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I found three sentences in the notes: I am not alone; I am here all by myself and help me.

I was told to use dots instead of semi-colons, but can we use semi-colons instead? I prefer to use semicolons after a colon.

I found three sentences in the notes: I am not alone. I am here all by myself. Help me.

What do you think?

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If you were to use semicolons, you would have to also put one before help me:

I found three sentences in the notes: I am not alone; I am here all by myself; and help me.

But even though this is understandable, it's awkward.


The problem with using periods is shown by the part I have put in bold in the following:

I found three sentences in the notes: I am not alone. I am here all by myself. Help me.

It isn't until you've read to at least I am here all by myself that you understand it's supposed to be three sentences following the colon instead of just two.

Normally, colons do not terminate a sentence. On a very initial reading, the part in bold could be interpreted to mean something different:

I found three sentences in the notes: I am not alone in finding three sentences.

The use of a colon there would be strange, so it looks odd right away.

It isn't until you read further that you understand what's going on. But this requires an additional cognitive step. Once you understand what's happening, you have to go back and read everything again.

In fact, until I understood exactly what you were trying to express, I was confused by both of your examples.


There are a few other stylistic ways that this could be represented:

I found three sentences in the notes: "I am not alone," "I am here all by myself," and "help me."

I found three sentences in the notes: (1) I am not alone, (2) I am here all by myself, and (3) help me.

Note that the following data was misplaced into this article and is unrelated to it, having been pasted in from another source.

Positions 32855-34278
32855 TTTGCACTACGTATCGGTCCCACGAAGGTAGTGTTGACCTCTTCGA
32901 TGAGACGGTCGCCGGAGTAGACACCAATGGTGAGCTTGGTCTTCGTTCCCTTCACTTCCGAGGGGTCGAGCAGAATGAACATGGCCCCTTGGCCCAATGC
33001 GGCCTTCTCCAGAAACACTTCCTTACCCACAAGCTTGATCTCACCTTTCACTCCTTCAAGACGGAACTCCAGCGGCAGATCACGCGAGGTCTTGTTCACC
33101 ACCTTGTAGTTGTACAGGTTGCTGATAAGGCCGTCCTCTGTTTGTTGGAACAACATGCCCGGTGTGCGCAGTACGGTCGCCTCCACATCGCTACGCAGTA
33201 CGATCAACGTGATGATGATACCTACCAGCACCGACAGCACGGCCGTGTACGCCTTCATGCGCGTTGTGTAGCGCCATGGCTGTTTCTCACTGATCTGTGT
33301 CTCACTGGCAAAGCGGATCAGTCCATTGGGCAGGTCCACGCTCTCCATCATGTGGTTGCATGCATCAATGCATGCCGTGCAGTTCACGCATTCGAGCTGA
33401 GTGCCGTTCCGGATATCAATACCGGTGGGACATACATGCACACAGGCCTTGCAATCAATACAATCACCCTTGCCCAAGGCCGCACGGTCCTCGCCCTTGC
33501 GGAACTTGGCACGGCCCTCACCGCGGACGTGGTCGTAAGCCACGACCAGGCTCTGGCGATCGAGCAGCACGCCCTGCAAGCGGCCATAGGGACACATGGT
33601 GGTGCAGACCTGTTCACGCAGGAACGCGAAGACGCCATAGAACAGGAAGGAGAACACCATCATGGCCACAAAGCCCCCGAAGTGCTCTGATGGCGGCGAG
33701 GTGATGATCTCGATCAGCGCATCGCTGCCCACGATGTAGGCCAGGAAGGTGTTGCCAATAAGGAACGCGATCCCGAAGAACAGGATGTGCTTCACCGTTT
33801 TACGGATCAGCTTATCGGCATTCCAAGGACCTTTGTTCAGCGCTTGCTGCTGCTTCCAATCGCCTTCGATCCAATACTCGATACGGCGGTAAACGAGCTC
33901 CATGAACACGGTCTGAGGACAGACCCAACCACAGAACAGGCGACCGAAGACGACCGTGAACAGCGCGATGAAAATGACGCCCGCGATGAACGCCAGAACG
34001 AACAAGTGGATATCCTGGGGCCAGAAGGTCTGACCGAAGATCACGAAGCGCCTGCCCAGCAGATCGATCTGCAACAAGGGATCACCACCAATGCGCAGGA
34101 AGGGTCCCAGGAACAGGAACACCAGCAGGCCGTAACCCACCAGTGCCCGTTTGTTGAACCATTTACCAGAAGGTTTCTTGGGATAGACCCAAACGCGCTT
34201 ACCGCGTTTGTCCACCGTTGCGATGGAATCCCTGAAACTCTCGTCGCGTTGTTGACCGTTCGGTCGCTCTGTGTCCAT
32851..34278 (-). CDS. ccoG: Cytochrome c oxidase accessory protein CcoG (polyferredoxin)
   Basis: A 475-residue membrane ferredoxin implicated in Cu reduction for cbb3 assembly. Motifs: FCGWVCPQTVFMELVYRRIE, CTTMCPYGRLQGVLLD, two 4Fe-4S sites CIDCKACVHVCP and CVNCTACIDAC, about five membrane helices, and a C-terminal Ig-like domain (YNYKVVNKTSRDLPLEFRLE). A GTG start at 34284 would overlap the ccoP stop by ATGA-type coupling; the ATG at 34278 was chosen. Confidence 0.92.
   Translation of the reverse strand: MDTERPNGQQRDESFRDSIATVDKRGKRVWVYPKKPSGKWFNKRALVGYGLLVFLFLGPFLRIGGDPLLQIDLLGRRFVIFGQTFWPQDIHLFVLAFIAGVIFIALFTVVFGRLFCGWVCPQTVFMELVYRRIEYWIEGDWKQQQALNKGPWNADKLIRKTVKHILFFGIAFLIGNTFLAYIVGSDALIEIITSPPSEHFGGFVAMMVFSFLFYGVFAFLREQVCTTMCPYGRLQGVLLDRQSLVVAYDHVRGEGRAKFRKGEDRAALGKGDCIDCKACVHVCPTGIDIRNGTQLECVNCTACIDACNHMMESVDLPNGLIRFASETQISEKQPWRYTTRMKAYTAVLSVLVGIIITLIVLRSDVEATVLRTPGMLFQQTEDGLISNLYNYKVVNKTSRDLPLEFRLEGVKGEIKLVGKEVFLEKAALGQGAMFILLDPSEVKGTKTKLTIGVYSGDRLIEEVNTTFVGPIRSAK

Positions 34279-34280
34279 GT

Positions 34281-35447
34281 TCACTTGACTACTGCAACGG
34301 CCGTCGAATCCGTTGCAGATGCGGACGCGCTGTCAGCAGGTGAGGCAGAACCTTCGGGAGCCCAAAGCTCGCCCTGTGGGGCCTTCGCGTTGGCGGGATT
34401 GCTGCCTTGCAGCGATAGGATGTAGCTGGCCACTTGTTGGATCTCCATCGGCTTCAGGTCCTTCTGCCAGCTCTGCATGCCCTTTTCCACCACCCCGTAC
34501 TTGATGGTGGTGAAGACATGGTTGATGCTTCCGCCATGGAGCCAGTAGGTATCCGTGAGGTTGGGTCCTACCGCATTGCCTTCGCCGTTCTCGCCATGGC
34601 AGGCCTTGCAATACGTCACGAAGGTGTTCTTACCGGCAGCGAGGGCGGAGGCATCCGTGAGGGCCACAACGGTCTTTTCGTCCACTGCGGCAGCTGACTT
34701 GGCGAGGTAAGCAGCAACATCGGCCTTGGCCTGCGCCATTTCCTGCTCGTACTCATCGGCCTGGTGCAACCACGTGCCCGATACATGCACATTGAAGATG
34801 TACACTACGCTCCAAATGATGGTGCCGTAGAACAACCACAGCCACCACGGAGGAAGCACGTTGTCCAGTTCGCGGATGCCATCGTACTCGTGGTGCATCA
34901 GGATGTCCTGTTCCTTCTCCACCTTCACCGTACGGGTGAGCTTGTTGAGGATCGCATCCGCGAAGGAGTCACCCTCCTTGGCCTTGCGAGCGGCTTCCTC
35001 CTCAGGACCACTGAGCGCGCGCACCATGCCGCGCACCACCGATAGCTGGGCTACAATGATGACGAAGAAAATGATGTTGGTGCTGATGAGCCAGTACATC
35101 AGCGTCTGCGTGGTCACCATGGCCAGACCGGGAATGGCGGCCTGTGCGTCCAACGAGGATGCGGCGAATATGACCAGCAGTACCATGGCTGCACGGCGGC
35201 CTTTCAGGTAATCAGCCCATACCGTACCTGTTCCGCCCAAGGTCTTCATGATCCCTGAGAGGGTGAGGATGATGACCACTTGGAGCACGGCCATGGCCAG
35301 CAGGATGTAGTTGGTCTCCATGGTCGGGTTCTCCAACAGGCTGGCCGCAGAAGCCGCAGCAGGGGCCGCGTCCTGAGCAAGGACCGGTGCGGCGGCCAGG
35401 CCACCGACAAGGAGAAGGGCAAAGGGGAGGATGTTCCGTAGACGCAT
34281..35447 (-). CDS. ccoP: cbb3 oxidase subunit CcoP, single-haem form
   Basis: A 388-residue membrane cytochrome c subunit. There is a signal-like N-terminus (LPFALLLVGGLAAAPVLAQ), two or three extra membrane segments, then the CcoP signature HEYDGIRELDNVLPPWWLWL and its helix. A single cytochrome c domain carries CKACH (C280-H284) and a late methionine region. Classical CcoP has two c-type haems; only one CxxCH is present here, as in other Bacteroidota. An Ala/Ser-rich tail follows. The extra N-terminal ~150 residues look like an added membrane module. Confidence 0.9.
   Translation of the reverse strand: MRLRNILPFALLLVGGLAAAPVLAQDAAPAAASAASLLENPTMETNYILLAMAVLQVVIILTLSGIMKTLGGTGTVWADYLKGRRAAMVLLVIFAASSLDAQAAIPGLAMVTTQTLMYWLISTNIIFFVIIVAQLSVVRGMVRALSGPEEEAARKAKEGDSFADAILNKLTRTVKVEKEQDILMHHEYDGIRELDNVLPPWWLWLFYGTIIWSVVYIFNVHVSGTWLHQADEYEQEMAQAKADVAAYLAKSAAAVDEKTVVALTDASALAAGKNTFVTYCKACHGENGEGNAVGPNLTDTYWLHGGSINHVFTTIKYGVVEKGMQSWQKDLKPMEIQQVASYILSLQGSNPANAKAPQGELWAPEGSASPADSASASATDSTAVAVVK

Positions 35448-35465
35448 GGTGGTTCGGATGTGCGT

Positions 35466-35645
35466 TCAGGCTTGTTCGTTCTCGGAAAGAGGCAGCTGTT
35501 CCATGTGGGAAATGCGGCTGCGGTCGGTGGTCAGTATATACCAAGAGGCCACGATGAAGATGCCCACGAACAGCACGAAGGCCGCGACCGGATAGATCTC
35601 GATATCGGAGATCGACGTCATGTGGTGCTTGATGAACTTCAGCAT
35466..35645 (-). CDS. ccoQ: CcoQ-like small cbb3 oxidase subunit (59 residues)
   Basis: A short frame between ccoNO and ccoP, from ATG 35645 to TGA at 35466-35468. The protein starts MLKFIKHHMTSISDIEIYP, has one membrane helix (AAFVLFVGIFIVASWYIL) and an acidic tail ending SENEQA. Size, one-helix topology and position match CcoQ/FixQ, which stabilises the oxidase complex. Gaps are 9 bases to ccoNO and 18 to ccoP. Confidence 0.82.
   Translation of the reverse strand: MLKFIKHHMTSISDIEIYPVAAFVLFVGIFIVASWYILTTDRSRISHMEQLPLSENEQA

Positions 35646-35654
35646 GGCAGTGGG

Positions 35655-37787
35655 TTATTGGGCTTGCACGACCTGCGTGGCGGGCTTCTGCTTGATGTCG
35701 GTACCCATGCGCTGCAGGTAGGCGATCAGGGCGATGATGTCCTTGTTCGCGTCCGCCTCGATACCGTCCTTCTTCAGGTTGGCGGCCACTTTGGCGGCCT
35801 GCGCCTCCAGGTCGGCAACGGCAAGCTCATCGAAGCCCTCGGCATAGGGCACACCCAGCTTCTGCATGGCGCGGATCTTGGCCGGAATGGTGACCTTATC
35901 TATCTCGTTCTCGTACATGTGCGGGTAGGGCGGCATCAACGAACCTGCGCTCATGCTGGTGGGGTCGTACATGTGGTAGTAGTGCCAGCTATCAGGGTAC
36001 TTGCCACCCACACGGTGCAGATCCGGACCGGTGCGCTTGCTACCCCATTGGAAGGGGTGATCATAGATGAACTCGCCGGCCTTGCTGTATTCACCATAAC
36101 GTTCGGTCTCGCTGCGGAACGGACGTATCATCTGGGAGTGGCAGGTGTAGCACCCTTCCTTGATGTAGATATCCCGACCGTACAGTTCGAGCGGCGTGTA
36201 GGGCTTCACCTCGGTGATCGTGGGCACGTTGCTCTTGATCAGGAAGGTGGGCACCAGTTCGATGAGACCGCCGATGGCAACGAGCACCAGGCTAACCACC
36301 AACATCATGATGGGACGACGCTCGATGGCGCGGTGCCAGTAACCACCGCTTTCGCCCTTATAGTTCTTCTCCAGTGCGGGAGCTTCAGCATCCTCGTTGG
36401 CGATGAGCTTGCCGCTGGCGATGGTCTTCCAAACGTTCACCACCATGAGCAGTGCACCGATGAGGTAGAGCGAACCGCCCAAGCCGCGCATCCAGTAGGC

Even though technically speaking what's in the quotation marks and what follows the numbers are not completely punctuated sentences, it's made clear from context that each entry is supposed to represent a sentence.


Perhaps the best method is to use a vertical list.

I found three sentences in the notes:

  • I am not alone.
  • I am here all by myself.
  • Help me.

The words and punctuation used here are the same as those used when presenting it horizontally. But, because of the visual appearance, there is no hesitancy in parsing what's going on. In other words, it's no longer awkward.

However, if you want a horizontal presentation, then using either quotation marks or numbered items would be the easiest to parse and, therefore, the least awkward.

  • I'd also note that there is also a minority but growing popularity towards "logical quotation", wherein instead of commas inside the quotes replacing the periods, you keep the period inside the quote, because it's part of the quote, and stick a comma outside the quote, because that's needed for the meta-sentence. It is, admittedly, a minority option though. – Richard Winters Nov 19 '18 at 2:20
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A sentence starts with a capital letter, and ends with a termination mark: a question mark, an exclamation mark, or a full stop (period). If you separated your three items with semicolons, they would not be sentences.

Sentence structure

  • but can we use the semi-colons? – JJJJ Nov 18 '18 at 16:26
  • You must use periods. – Michael Harvey Nov 18 '18 at 18:25

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